ISSN (Print) - 0012-9976 | ISSN (Online) - 2349-8846

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Jute- End of the Bonanza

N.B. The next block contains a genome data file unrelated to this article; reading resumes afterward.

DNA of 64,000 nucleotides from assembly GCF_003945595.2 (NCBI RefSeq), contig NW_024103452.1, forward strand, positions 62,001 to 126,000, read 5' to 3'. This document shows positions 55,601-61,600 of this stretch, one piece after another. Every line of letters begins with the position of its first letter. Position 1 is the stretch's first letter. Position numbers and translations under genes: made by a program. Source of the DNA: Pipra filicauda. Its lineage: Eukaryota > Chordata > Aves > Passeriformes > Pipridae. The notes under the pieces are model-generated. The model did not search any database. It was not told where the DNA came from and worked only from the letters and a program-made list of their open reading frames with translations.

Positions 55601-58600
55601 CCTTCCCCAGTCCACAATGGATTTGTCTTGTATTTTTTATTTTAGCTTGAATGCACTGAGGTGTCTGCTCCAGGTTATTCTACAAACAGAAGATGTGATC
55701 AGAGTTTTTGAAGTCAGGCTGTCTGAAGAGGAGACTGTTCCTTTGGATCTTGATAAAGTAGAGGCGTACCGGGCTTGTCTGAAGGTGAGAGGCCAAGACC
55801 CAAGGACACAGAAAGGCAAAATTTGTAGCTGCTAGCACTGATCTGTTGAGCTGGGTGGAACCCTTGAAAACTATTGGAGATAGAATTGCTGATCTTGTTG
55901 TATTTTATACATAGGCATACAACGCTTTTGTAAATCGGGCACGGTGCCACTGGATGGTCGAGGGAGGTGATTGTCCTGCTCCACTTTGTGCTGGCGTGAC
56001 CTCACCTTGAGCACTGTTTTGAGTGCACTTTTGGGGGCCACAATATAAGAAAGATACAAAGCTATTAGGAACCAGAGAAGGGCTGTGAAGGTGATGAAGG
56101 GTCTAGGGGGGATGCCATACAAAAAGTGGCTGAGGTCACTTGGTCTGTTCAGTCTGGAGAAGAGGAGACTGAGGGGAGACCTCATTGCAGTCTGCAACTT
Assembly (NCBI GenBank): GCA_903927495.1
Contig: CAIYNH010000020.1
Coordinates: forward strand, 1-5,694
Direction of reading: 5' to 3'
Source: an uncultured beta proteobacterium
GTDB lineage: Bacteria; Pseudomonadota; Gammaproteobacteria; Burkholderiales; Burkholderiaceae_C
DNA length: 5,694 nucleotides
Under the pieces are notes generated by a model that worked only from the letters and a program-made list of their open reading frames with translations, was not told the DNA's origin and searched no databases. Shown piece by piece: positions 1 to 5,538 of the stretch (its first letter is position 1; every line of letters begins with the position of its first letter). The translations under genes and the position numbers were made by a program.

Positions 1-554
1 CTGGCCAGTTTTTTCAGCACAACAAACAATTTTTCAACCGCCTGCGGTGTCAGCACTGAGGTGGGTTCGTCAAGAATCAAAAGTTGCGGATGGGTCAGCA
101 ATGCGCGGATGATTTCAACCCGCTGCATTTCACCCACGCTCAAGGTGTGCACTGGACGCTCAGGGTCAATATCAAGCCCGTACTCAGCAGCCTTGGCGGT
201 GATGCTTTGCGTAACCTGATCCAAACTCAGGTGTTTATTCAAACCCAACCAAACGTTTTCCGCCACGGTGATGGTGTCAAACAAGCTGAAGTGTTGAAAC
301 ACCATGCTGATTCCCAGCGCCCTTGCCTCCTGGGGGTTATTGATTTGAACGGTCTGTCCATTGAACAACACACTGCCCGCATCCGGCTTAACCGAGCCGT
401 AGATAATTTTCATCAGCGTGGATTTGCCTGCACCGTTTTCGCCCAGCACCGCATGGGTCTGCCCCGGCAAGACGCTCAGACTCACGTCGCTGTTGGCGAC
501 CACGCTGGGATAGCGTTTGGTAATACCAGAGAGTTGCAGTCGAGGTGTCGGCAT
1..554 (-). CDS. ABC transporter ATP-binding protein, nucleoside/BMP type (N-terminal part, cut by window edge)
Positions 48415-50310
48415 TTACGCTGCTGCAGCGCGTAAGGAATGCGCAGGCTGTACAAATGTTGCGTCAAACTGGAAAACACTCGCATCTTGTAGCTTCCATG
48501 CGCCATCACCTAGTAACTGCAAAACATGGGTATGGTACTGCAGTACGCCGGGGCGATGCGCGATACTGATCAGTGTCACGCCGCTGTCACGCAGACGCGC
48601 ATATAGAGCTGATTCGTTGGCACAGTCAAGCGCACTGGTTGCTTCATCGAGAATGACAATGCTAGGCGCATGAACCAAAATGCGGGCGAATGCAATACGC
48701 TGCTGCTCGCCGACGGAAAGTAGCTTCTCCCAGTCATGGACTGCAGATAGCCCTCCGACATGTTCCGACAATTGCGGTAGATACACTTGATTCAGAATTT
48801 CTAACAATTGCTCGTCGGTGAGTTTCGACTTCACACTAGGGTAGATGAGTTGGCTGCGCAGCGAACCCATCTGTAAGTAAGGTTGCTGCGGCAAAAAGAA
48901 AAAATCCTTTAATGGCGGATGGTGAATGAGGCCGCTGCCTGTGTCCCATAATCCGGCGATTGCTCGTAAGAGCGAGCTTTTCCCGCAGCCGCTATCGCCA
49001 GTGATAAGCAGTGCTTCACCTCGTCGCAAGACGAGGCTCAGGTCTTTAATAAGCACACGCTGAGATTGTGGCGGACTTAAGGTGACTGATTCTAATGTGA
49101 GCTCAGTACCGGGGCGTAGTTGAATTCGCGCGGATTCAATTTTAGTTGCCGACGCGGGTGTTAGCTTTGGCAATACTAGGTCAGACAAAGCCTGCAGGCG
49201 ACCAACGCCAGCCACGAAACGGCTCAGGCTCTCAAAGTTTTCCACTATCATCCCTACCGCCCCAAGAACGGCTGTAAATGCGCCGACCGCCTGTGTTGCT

The Economy In the Magnetic Zone IN official quarters there is complete silence on the subject, but per capita national income could not but have stagnated in 1971-72. Overall agri- cultural output, it anything, declined marginally during the year. The pro- duction of foodgrains, it is now plain, was down by close to two per cent; in the case of commercial crops, too, the advance in cotton and jute would have been more than counter-balanced by the fall in the output of oilseeds and sugar- cane. In the organised industrial sector, following the stretch of dreary months, a marked improvement in performance occurred in the last quarter of the fiscal year; as a consequence, perhaps the annual rate of growth was able to creep up to somewhere near three per cent. Even so, aggregate national output could hardly have grown at beyond two per cent. In other words, per capita income during the year has remained still or. for all one knows, dipped a little. Since this has not inhibited the forces that are at work aggravating income inequalities, the poorer sections of the community must have experienced a steeper order of decline in real incomes. The rampant inflation by itself should have further accelerated the pro- cess of a shift of income distribution away from the weaker elements in society.

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